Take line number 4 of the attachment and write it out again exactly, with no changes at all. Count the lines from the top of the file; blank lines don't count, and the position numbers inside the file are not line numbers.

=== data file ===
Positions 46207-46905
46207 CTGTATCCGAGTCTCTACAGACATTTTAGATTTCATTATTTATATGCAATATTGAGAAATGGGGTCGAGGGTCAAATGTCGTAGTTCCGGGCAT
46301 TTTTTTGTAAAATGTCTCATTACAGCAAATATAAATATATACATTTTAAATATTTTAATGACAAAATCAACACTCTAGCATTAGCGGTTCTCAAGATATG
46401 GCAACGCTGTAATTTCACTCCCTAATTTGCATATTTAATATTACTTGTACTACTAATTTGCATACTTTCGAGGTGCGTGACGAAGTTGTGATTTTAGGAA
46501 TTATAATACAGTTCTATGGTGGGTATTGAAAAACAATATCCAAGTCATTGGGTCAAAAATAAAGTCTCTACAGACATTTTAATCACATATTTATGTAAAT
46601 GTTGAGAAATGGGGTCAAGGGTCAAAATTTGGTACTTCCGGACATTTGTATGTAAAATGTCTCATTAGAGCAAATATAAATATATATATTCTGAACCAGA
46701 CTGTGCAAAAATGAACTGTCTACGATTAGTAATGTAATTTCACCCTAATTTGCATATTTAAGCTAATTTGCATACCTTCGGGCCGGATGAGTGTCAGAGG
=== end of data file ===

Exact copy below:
46401 GCAACGCTGTAATTTCACTCCCTAATTTGCATATTTAATATTACTTGTACTACTAATTTGCATACTTTCGAGGTGCGTGACGAAGTTGTGATTTTAGGAA